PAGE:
Streats: Ready for hell

New Workers’ Party cadre willing to lose all to stand up for what she believes in

By Yong Hui Mien

‘I have no regrets joining WP. The path ahead is very uncertain, but I will regret more if I did not take that step to join.’ – Ms Lim

WHEN law lecturer Sylvia Lim Swee Lian, 37, decided to join the Workers’ Party, she resigned herself to two things: She might find herself in jail one day and she might be declared a bankrupt.

And when her friends learnt she was entering opposition politics, they too advised her to get her personal finances in order, just in case.

Even her father joked that she would land up in the lock-up one day, she said. While such thinking might be a major reason why so few Singaporeans join opposition political parties, Ms Lim, the WP’s new cadre, said yesterday she was prepared to go to jail or through hell to uphold her beliefs.

Nothing will stand between her and her convictions, she said in an interview with Streats.

And one conviction is that there is an urgent need for diverse voices in the opposition camp.

“Nobody encouraged me to join politics,” she said. “Who would? This is Singapore, you know.”

Recalling her former job as a police inspector from 1991 to 1994, she said: “I have seen what can happen to people sometimes, like lawsuits and bankruptcies.

“I know what the score is. We only live life once and I refuse to live in fear. That’s my philosophy.”

Ms Lim, who is single, joined the WP soon after the General Election last November.

The spunky law lecturer at Temasek Polytechnic decided to join the opposition party after the PAP took 75 per cent of the seats at the election. WP’s leader, Mr Low Thia Khiang, won in Hougang.

She recalled: “I sent a card to congratulate Mr Low after the General Election, along with a donation for the party. I also expressed my interest to contribute to the party. When he called me back, I was very excited, but I couldn’t answer the phone because I was teaching a class. We met later in Tampines.

“I think he wanted to size me up – to see if I was a lunatic or if I have any personal agenda for wanting to join the party.”

Besides being a council member in the party’s policy-making central executive committee, Ms Lim is also the chairman of the WP’s Party Vision Manifestal Committee and a member of the Policy and Current Affairs Committee.

Being in the opposition doesn’t mean being being anti-PAP, she stressed.

“We are not here to bring down the Government. It’s not our intention. They have been doing all right the past few years.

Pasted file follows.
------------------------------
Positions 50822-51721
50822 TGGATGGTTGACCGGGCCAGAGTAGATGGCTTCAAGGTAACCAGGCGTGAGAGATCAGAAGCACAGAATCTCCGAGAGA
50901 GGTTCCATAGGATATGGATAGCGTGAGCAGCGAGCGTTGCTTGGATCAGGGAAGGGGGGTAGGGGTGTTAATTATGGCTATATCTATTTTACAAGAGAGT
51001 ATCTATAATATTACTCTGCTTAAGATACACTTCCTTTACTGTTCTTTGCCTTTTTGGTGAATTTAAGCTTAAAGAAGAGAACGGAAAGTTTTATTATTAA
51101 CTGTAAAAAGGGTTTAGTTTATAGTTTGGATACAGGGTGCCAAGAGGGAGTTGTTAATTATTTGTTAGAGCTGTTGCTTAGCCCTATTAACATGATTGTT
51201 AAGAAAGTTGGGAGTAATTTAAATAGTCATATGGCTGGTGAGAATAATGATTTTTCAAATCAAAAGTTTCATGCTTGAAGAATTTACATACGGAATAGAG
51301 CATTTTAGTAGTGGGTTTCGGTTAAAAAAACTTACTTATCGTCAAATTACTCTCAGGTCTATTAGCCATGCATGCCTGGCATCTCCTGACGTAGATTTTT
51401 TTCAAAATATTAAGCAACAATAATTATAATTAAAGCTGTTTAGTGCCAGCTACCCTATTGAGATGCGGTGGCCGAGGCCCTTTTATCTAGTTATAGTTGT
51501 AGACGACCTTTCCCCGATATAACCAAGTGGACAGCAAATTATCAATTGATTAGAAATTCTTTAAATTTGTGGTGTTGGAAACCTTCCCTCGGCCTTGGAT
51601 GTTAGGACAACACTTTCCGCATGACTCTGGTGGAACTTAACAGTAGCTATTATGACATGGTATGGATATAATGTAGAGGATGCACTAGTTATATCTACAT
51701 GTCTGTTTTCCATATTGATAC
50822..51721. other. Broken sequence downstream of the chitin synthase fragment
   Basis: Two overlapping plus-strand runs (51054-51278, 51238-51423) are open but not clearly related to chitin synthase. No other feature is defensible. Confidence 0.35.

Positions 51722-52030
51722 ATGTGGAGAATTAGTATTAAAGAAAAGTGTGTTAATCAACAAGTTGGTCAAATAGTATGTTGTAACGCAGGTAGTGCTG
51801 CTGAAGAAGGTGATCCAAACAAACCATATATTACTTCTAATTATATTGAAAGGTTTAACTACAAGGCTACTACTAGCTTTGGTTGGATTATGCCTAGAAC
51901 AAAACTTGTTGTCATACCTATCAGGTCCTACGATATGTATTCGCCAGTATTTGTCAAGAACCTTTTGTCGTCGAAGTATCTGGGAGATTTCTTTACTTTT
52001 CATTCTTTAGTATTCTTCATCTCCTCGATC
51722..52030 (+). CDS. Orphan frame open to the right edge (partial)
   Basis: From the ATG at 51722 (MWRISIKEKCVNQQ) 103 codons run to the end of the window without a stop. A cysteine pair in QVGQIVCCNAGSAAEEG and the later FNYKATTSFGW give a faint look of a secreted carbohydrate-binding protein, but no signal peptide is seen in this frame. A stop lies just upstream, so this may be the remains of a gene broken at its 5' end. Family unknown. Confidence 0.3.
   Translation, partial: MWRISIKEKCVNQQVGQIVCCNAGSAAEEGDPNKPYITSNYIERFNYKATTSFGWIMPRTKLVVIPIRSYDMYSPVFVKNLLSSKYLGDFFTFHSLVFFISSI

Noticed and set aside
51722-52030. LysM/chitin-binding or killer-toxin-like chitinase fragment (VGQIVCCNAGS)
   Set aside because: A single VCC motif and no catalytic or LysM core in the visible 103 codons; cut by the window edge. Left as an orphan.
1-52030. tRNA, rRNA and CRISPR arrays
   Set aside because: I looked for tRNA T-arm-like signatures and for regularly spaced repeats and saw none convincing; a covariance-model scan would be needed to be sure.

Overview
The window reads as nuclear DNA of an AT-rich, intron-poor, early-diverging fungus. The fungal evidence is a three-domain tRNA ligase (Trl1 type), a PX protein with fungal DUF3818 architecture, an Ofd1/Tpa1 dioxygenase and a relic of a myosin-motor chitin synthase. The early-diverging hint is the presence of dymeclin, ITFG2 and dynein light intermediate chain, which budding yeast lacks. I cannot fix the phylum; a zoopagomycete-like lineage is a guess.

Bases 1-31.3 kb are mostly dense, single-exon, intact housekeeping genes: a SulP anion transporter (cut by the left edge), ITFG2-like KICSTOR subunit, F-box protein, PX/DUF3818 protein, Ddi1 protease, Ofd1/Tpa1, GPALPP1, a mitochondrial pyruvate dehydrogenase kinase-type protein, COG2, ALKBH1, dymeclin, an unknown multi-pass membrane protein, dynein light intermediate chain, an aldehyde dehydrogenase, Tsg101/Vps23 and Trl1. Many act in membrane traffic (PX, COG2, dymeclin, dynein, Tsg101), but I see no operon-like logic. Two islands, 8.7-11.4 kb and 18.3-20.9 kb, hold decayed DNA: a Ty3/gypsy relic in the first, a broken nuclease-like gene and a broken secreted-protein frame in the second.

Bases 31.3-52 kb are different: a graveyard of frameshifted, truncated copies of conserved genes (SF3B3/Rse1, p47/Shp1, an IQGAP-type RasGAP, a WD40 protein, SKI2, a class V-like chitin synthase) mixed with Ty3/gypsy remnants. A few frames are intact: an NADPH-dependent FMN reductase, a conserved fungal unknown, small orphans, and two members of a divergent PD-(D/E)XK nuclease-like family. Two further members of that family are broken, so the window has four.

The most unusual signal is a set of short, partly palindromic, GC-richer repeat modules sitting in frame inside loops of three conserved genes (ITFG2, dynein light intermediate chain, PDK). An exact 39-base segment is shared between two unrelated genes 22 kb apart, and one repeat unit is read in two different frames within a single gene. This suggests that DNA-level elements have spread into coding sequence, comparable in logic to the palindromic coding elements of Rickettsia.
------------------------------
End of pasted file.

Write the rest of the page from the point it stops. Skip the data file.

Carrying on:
“I am aware of the broad government concerns, like I can see their operational considerations. This gives me a balanced view. I have become more realistic in my expectations.”

But more can be done, she added.

“The WP has always been speaking for working class and the less well-off. I agree with this platform.”

She and five other new WP members who joined since last June will be introduced at an anniversary dinner on Nov 16.

She got me thinking


AS a typically apathetic third-generation, or 3G, Singaporean, I have never felt excited about local politics.

It didn’t help that my constituency, Pasir Ris-Punggol GRC, had a walkover in the last General Election.

We complain that the political scene is one-sided but we do nothing about it. And we expect someone else to do the dirty job of championing our rights.

But my meeting yesterday with Ms Sylvia Lim, 37, a new Workers’ Party cadre, set me thinking and made me somewhat ashamed of my apathy.

At the end of our hour-long chat, I went away impressed with her.

I was particularly touched by her willingness to sacrifice her privacy and her time.

That someone ensconced in a secure, well-paying job as a law lecturer is willing to brave all odds and fight the mighty machinery of the PAP is in itself admirable.

Ms Lim is currently sacrificing her weekends to pore over tedious parliamentary bills to help WP leader Low Thia Khiang prepare for debates in the House.

If she becomes a party election candidate one day, she will have to do much more – keep in touch with Singaporeans and carry out a myriad of party programmes.

I admire her guts. Rightly or wrongly, she believes there are dangers in opposition politics, yet she is going ahead, come hell or high water.

Why does she bother?

Ms Lim said the PAP’s one-party voice in Parliament is too strong. There must be diverse voices. She hopes more younger Singaporeans will follow her steps and enter the arena.

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